Parr’s first international trip as part of the U.S. National Team is something she’ll never forget. “My first trip out of the country was to Russia with my South Gate hood ass, and it was the biggest culture shock I’ve ever had,” she says. “We had to meet in New York—and I’d never really been out on my own—and I lost my damn passport at the airport. I’m like, ‘That’s it; I’m going to miss my flight.’ But somebody found my passport, and they held the plane so I could be the last person on. Then we got to Russia, and it was as different as could be from sunny South Gate.”
From 2003 until 2007, Parr was the best female boxer in the country and among the top in the world. Four straight years as the top-ranked woman in her weight class, Parr became known on an international level for her power and ability to stop her competitors—something not often seen in amateur matches because of the use of head protection and shorter bout lengths. Although her entertaining style occasionally led to losing against some of the more point-based international boxers, there was rarely doubt as to who was actually doing more damage in each fight.
Though it’s likely Parr would have been a favorite to medal at the Olympics, women’s boxing divisions weren’t among the events in 2008. And Parr wasn’t about to spend the majority of her 20s on the amateur circuit, holding out for a spot on the 2012 Olympic roster.
Instead, Parr took a professional fight in Irvine on May 24, 2007, finishing off Danielle Christiansen with ease. The untelevised performance seemed like the perfect introductory chapter to Parr’s professional career, but it simply wasn’t meant to be. Unhappy with her career prospects as a fighter and generally dissatisfied with where women’s boxing was as a whole, Parr opted to hang up her gloves in her prime.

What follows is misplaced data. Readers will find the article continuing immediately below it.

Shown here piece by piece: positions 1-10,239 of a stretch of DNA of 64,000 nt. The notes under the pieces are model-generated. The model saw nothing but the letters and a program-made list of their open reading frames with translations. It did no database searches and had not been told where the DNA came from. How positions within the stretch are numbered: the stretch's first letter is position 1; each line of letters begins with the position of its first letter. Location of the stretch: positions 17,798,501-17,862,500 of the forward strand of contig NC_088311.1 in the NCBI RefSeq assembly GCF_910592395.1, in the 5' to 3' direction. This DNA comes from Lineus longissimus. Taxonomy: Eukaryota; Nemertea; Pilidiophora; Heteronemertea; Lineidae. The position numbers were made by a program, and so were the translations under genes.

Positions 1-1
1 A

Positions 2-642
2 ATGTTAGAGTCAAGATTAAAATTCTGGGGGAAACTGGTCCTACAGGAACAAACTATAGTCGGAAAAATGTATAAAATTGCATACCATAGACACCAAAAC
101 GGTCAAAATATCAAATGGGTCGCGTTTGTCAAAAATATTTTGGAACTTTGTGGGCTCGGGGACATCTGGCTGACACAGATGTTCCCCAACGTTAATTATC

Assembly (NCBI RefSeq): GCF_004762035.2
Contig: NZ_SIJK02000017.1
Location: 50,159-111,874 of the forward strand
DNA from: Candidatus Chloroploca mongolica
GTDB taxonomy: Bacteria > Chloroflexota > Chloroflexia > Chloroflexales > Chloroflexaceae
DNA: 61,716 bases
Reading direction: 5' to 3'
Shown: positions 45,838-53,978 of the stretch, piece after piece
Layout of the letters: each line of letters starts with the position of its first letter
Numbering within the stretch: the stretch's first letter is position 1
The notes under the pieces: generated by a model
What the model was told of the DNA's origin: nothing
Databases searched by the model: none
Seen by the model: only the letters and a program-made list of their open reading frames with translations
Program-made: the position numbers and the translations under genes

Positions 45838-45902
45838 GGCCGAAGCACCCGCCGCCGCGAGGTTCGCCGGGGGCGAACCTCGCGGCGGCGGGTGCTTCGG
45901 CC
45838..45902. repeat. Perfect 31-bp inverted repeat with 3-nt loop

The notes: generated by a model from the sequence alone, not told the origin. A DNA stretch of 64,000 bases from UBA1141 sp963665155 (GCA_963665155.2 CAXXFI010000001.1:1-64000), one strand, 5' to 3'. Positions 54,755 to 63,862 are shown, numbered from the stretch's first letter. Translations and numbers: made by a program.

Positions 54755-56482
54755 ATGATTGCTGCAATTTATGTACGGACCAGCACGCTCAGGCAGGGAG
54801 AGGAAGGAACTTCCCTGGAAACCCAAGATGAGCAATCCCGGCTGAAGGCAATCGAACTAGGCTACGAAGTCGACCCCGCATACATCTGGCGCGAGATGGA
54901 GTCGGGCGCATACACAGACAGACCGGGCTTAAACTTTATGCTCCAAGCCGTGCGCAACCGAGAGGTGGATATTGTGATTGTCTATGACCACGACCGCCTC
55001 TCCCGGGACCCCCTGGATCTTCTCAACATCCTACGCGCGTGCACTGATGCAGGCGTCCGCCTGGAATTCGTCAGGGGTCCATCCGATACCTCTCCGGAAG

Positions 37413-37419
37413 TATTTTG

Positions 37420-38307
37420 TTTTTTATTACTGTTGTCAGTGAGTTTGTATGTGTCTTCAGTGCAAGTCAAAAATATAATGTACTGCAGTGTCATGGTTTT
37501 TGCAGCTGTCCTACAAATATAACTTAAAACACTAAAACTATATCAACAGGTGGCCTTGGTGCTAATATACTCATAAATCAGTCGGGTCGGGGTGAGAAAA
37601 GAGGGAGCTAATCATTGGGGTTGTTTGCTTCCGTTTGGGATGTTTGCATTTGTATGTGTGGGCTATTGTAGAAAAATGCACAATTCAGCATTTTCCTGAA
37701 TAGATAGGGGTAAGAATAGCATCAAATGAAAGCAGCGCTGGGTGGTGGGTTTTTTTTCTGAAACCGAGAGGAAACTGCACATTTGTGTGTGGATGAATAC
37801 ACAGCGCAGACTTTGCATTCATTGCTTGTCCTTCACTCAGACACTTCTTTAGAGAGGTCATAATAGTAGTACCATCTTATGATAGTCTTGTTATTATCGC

“If you watch women’s boxing, MMA, judo or anything, we’re a lot more hardcore than most of the men,” Parr says. “But you still can’t name 10 women fighters, who they fight, or anything about them, really. I feel like it should be a lot more, and that’s the reason why I stopped fighting. I thought I’d be a millionaire by the time I got to the pros because Laila Ali, [Christy Martin] and Mia St. John were all out when I started. There was a little spark, but then it died out. I’m always afraid that’s what’s happening now.
“It sucks because women sacrifice a little bit more than men to do it because of having babies,” Parr continues. “Women will put off having a baby because you’ve dedicated so much time to it and you know you can only do it a few more years, whereas men can have babies any time they want. I saw how much [women] had to sacrifice and how little [they] got, and I said, ‘I’m done.’”
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As her fighting career came to an end, Parr knew she wanted to become a trainer to help the next generation accomplish goals even beyond what she did in the ring. After moving to Long Beach in 2012 and training at other gyms in the area for a handful of years, she knew it was time to open up Guv’nors. There, she’s putting an emphasis on building a big “scary” amateur team as well as continuing to grow her classes for both kids and adults. Though she’s already been discriminated against for being a female trainer in a relatively misogynistic sport, it’s not like a little adversity has ever stopped her before.
“This is all here because I knew when I grew up that I had to give it back,” Parr says, motioning to the gym around her. “You can’t ‘make’ somebody, but I wanted to give them the opportunity to commit themselves to something and get to travel and everything like I did. It was the best opportunity I’ve ever had as a young person, and I want to give that to someone else.”
Josh Chesler used to play baseball for some pretty cool teams, but now he just writes about awesome stuff like tattoos, music, MMA and sneakers. He enjoys injuring himself by skateboarding, training for fights, and playing musical instruments in his off time.